Early Hepatic Artery Thrombosis After Liver Transplantation: What is the Impact of the Arterial Reconstruction Type?
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Hepatic artery thrombosis (HAT) is the most severe vascular complication occurring after liver transplantation, with an incidence ranging from 2 to 9% in adults. Although the ideal arterial reconstruction is often described as a short and non-redundant anastomosis fashioned between the recipient and donor hepatic arteries, there is no strong evidence about this ideal reconstruction in the literature. The aim of this study was to assess the impact of the type of arterial reconstruction on early HAT after primary liver transplantation.
We retrospectively reviewed a contemporary MELD era cohort of 282 patients who underwent deceased donor primary liver transplantation from 2007 to 2012. Graft artery was classified as “short” when the section was located at the proper/common hepatic artery or “long” when the celiac trunk was used for anastomosis. Recipient arterial sites for arterial anastomosis were classified in three sites: (1) “distal” (proper hepatic artery or common hepatic artery/gastro-duodenal bifurcation), (2) “intermediate” (common hepatic artery) and (3) “proximal” (celiac trunk–splenic artery–aorta). We used univariate and multivariate analyses to assess the impact of different types of arterial reconstruction on early HAT.
Of 282 primary liver transplantations, 17 patients (6%) developed early HAT. Patients with and without early HAT had comparable demographic and operative data. The main anastomotic combination was short graft artery on the recipient-common hepatic artery (n = 111, 39%). A long graft artery was used in 91 patients (32%) and was associated with hepatic artery variations (56%; n = 51; p = 0.001). Arterial reconstructions using a long graft artery (p = 0.003), a recipient proximal site as celiac trunk–splenic artery–aorta (p = 0.02) and the combination of a long graft artery on the recipient distal hepatic artery (p = 0.02) were significantly associated with early HAT. The early HAT rate in patients with a long graft artery was not significantly different between patients with or without donor arterial variation (respectively, 12% (n = 6/51) vs. 12% (n = 5/40); p = 1). In multivariate analysis, the use of a long graft artery, whatever the recipient anastomosis site, was an independent risk factor of early HAT (OR 3.2; 95% CI 1.2–9; p = 0.02).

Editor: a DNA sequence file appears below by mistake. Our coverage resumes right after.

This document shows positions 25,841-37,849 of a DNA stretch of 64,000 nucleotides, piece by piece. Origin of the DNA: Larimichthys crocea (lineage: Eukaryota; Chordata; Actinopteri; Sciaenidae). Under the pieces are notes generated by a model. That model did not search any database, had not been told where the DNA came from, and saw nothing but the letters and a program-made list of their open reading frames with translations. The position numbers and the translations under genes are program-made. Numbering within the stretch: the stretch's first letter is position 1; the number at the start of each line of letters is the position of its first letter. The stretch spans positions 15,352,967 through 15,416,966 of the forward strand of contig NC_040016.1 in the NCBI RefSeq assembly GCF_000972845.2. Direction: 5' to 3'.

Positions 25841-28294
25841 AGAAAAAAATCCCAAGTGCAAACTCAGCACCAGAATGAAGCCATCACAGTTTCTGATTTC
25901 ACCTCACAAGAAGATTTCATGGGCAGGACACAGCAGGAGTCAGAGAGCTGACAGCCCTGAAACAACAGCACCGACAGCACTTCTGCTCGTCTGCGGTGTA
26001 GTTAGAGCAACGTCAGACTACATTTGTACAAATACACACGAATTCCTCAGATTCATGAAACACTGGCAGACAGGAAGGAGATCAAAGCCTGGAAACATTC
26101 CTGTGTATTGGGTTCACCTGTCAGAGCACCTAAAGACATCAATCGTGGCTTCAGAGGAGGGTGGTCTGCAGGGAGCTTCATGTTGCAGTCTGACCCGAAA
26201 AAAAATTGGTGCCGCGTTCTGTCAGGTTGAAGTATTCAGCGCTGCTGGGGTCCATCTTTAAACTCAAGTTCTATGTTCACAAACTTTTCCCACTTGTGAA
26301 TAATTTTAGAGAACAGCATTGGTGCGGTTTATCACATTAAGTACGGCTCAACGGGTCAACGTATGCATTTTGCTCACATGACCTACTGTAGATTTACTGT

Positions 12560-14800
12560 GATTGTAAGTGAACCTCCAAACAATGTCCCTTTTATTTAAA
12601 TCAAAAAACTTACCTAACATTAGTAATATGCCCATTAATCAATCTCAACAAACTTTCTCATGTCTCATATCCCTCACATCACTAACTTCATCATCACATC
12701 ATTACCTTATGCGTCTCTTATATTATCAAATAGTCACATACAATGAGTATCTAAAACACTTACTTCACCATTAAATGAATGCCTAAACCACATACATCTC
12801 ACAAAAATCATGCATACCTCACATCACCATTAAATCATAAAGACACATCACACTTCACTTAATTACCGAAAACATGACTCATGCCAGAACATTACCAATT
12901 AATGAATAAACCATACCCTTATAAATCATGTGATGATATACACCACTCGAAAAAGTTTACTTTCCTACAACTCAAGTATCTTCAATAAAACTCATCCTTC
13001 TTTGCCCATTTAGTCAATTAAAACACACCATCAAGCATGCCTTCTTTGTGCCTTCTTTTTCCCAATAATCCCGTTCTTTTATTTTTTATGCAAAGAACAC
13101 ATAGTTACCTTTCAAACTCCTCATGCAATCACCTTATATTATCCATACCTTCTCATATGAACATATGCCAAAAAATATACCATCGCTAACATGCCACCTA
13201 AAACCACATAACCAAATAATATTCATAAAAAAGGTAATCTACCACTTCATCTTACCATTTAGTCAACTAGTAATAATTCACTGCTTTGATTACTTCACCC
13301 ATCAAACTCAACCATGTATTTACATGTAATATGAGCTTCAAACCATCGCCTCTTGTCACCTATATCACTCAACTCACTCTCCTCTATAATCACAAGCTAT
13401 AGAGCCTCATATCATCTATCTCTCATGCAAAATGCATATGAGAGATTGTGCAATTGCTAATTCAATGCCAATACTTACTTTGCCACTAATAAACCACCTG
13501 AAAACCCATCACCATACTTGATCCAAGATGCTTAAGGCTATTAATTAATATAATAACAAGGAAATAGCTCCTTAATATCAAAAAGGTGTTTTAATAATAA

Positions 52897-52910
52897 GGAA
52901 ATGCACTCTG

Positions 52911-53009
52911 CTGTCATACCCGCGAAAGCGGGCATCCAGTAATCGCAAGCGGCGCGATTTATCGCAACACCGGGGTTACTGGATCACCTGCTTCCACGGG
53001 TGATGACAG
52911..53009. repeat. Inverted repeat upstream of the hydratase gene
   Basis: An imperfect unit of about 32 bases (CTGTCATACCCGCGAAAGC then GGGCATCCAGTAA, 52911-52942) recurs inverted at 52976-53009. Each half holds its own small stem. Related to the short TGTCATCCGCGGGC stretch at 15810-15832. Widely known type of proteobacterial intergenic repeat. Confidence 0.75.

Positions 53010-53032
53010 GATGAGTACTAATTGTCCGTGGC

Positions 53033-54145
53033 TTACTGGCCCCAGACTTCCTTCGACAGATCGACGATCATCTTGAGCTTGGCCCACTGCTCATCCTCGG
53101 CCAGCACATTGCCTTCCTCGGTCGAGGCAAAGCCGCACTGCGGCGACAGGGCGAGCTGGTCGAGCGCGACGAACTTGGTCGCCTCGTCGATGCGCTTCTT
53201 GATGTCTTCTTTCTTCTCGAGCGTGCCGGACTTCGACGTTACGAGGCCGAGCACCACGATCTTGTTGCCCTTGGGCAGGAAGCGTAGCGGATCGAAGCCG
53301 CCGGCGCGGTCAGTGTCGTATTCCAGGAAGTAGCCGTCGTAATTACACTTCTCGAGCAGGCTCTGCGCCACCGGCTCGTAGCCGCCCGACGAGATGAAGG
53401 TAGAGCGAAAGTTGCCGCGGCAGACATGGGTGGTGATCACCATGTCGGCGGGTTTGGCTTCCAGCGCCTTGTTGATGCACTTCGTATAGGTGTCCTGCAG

The type of arterial reconstruction used for arterial anastomosis during primary liver transplantation has an impact on the occurrence of early HAT. The use of a long graft artery is an independent risk factor of early HAT. Thereby, we recommend the use of a short graft artery with a direct path when feasible to reduce the occurrence of early HAT after primary liver transplantation.
KeywordsSplenic Artery Deceased Donor Celiac Trunk Common Hepatic Artery Proper Hepatic Artery
Common hepatic artery
- CT scan
Computed tomography scan
Hepatic artery thrombosis
Intensive care unit
Model for end-stage liver disease
Proper hepatic artery
Replaced right hepatic artery
Superior mesenteric artery
AH, RS, EJ and FN designed the paper, reviewed the literature, collected data, wrote the paper and contributed important ideas. GB, HH, HB, FP, JUB, SJ, BG, GPP designed the paper, collected data and contributed important ideas.
Compliance with ethical standards
Conflicts of interest
The authors declare no conflicts of interest.
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